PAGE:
The election for the new Chief Minister (CM) of Punjab will take place today. The PML-N’s Hamza Sharif and the PML- Q’s Pervaiz Elahi are both running for the position of Punjab chief minister.
At an earlier hearing, a division bench of the Lahore High Court on Friday ordered that the election for the province’s new chief minister be conducted in a fair, transparent, and unbiased manner on April 16 by Deputy Speaker Dost Muhammad Mazari.
The bench also asked the deputy speaker to make arrangements for national and international observers, journalists, representatives of PILDAT, Fafen, and other organizations, among others, to attend the election for the position of the chief minister.
The chief secretary and the inspector general of police were instructed to guarantee that a perfect security plan was in place on the day of the election by a two-judge bench consisting of Justice Jawad Hassan and Justice Shujaat Ali Khan.
Present in the court, IGP Rao Sardar Ali claimed that all possible precautions had been taken to ensure the safe and orderly arrival of MPAs to the assembly, whereas internal security would be handled by the secretary of the assembly in collaboration with the security personnel.
Chief Secretary Kamran Ali Afzal, who was in attendance before the court, stated that all departments had been asked to make the election for the leader of the house of the provincial legislature as smooth as possible.
Following the bench’s observation that, in the event of a complaint from either party, swift action will be taken against the offender.
After a single judge imposed the condition that the deputy speaker presides over the chair during the election of the chief minister despite the fact that the deputy speaker had himself approached the court seeking permission to conduct the election, the speaker and the PML-Q filed a petition in which they claimed the decision was unconstitutional.
They further contended that a no-confidence motion against the deputy speaker was now pending in the House.
The two-judge panel, on the other hand, dismissed the appellants’ arguments and confirmed the verdict of the single-judge panel.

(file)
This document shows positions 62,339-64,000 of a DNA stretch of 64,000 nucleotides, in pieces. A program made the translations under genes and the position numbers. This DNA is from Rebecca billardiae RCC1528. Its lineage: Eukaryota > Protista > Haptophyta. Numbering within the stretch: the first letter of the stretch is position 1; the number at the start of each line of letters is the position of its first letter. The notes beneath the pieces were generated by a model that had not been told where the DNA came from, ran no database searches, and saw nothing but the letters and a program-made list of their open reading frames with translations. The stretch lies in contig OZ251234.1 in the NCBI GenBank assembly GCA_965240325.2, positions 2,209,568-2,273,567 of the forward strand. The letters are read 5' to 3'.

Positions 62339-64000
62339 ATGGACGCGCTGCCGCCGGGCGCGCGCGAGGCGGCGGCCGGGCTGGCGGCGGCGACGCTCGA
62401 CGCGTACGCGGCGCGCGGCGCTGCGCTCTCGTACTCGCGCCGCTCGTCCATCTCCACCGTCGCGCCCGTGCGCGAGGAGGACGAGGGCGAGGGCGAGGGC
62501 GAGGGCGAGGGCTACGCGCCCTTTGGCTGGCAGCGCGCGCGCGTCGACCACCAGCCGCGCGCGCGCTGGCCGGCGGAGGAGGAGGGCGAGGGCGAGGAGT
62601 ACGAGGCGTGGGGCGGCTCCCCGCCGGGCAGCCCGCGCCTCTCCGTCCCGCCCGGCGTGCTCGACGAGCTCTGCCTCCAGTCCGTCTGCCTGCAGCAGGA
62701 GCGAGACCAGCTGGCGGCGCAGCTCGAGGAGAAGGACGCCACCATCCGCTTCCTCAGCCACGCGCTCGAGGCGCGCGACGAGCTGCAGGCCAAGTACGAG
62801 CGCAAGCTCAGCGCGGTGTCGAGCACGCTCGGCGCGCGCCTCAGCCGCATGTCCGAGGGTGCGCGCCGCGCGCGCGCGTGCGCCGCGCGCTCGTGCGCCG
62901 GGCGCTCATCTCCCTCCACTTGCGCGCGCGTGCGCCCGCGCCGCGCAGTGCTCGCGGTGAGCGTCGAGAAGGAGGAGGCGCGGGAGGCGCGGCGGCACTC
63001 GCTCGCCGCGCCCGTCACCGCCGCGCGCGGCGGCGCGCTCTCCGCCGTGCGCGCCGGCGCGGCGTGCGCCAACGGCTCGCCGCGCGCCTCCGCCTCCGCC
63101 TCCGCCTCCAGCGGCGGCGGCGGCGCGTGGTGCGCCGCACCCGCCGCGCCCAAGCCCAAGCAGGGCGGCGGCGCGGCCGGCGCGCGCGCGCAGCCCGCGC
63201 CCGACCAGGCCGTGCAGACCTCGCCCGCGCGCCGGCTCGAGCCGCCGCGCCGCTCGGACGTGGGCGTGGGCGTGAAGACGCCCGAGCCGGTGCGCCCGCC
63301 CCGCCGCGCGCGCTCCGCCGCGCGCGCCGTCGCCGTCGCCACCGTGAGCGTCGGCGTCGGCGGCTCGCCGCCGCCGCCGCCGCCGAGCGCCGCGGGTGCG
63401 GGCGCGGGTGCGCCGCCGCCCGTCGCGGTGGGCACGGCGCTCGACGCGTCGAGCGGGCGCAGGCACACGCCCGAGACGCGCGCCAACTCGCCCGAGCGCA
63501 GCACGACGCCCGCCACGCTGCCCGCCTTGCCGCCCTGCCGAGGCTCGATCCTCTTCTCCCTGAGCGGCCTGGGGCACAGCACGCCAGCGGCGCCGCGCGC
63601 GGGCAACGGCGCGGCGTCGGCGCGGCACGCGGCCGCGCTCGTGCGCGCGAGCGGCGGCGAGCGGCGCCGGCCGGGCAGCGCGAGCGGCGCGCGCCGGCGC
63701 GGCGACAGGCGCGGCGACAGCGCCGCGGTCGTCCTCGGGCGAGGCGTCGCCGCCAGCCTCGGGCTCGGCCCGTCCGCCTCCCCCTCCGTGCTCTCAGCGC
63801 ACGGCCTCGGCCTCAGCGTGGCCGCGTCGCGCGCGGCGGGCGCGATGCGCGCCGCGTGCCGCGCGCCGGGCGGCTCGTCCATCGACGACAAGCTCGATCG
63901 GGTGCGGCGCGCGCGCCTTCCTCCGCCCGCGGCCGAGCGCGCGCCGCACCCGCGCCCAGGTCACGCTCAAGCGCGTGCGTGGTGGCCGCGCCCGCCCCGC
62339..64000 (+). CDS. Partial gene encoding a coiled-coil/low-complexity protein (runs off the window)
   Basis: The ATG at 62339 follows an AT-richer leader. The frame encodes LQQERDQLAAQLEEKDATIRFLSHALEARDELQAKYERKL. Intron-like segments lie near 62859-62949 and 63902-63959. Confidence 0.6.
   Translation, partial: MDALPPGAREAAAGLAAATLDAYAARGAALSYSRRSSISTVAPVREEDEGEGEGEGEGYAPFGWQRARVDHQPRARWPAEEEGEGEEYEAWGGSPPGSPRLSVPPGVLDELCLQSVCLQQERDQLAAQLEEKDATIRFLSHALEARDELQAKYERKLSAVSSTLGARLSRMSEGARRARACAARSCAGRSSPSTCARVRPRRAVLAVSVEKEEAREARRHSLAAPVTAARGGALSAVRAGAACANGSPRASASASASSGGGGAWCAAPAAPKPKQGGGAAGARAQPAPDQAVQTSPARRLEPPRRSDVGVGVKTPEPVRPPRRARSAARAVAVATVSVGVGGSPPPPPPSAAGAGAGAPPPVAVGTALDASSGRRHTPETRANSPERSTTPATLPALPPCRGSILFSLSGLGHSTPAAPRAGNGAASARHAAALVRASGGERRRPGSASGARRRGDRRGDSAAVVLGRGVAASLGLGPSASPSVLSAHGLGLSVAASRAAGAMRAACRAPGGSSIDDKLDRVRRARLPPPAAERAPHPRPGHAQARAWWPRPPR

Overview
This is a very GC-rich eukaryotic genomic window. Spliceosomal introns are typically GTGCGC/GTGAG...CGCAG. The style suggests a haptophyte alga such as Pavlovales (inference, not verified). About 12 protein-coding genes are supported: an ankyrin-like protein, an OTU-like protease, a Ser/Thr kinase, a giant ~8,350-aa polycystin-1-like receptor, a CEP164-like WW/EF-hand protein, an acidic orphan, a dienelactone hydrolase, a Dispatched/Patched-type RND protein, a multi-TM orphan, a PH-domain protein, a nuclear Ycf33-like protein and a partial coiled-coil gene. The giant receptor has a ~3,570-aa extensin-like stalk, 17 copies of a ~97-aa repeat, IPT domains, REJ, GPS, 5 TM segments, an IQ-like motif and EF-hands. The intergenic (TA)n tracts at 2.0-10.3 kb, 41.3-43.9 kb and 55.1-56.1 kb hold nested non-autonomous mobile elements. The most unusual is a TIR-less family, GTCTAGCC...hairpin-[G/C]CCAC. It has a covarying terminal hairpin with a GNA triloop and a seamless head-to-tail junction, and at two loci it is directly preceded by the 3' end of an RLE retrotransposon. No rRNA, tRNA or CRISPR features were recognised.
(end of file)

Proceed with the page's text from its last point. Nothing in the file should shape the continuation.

The bench observes in its 31-page judgment that, because the speaker is unable to preside over the assembly due to his participation in the election for the position of the chief minister, the deputy speaker shall exercise the powers of the speaker under Section 53(3) of the Constitution for the purpose of holding the elections scheduled for April 16.
It states that because Mr. Elahi, the speaker, has submitted nomination papers to run for the position of the chief minister, he is unable to discharge his duties as speaker; as a result, Mr. Mazari, the deputy speaker, has taken over the post of the speaker by operation of law.
Taking a broad view of the regulations, the bench notes that it is crystal obvious that a question regarding the conduct of a legislative session through the panel of chairmen arises only when the speaker or deputy speaker is unable to attend for a variety of legitimate reasons.
Furthermore, the bench states that the subject cannot be sent to the panel of chairmen at the whim of the appellants when the deputy speaker is present.
It is noted by the bench that “it is extremely strange to note that, on the one hand, the appellants are of the opinion that this court cannot intrude into the internal affairs of the assembly while, on the other hand, they are pressing hard for passing an order in contravention of the Rules of 1997.”
Another argument advanced by the appellants was rejected by the court, which stated that because the motion of no confidence against the deputy speaker is not being heard at the session of the assembly scheduled for April 16, he cannot be considered incapable to preside over the session.
The appeals against the verdict of the single bench were dismissed as a result of these observations of the bench.